UPDATED: A federal judge issued a permanent injunction barring Apple from preventing developers from promoting other forms of in-app payment in their iOS apps, in a limited victory for Epic Games, which had sued the tech giant over its App Store policies.
The injunction is scheduled to take effect Dec. 9, which is 90 days from the issuance of the order Friday, unless the ruling is overturned.
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However, the court did not find evidence that Apple’s App Store represents a monopoly. In addition, the judge denied Epic’s request that Apple reinstate “Fortnite” to the App Store and ruled that Apple’s termination of Epic’s App Store account was “valid, lawful and enforceable” because the games company was in breach of its contract with Apple. Furthermore, Epic Games was ordered to pay $12.2 million in damages to Apple to account for the time it sold direct in-app purchases through the iOS version of “Fortnite” without paying the App Store’s 30% fee, plus 30% of any revenue Epic collected from Nov. 1 through the date of judgment.
Epic on Friday said it would appeal the ruling. Asked for comment, Epic reps pointed to a tweet by CEO Tim Sweeney, who was obviously disappointed with the outcome. “Today’s ruling isn’t a win for developers or for consumers,” Sweeney tweeted. “Epic is fighting for fair competition among in-app payment methods and app stores for a billion consumers.”
Sweeney added, “Fortnite will return to the iOS App Store when and where Epic can offer in-app payment in fair competition with Apple in-app payment, passing along the savings to consumers.”
In August 2020, Epic Games, creator of massively popular game “Fortnite,” sued over the 30% cut Apple takes on all in-app purchases and its policy that forbids outside payment methods. After Apple kicked “Fortnite” off the App Store, the game’s iOS players dropped 60% in less than a month, Epic has claimed.
Overall, Apple characterized the ruling as a major win. The company said it was carefully reviewing the full 180-page decision before taking next steps.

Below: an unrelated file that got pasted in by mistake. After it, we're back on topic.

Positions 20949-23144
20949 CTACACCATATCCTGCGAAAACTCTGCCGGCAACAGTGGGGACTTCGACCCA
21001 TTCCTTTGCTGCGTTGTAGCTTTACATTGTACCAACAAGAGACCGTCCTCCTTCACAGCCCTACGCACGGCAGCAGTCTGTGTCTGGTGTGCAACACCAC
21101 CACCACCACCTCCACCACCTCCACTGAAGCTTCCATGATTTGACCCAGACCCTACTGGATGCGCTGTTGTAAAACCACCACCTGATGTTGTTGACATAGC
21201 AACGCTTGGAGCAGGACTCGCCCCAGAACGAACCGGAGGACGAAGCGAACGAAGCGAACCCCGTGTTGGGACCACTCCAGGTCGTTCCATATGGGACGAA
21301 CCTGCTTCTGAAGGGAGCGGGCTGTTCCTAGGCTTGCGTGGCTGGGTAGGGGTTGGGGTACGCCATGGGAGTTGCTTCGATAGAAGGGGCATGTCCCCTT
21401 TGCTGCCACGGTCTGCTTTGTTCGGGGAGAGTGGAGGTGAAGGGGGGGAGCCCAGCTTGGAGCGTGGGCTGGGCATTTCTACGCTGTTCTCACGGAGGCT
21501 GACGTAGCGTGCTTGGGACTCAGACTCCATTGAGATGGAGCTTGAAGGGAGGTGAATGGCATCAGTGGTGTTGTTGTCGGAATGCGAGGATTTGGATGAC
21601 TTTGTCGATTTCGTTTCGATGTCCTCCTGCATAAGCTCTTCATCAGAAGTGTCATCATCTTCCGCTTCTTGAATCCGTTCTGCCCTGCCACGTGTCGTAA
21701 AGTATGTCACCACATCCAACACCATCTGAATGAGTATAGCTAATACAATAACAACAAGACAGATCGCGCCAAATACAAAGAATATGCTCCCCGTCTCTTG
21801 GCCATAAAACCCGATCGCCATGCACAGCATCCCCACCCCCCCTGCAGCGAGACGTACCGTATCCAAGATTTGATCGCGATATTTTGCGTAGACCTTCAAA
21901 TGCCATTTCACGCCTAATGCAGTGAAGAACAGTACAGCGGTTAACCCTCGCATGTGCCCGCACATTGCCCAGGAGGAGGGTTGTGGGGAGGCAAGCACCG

“Today the Court has affirmed what we’ve known all along: the App Store is not in violation of antitrust law,” Apple said in a statement. “As the Court recognized ‘success is not illegal.’ Apple faces rigorous competition in every segment in which we do business, and we believe customers and developers choose us because our products and services are the best in the world. We remain committed to ensuring the App Store is a safe and trusted marketplace that supports a thriving developer community and more than 2.1 million U.S. jobs, and where the rules apply equally to everyone.”
The judge in the case, U.S. District Court Judge Yvonne Gonzalez Rogers, determined that Apple violated California’s Unfair Competition Law.
“The court cannot ultimately conclude that Apple is a monopolist under either federal or state antitrust laws,” Gonzalez Rogers wrote in her opinion. “Nonetheless, the trial did show that Apple is engaging in anticompetitive conduct under California’s competition laws.”
According to the order issued Friday, Apple is permanently restrained and enjoined from “prohibiting developers from (i) including in their apps and their metadata buttons, external links, or other calls to action that direct customers to purchasing mechanisms, in addition to In-App Purchasing and (ii) communicating with customers through points of contact obtained voluntarily from customers through account registration within the app.”
The ruling does not require Apple’s App Store to directly embed alternative in-app payment systems.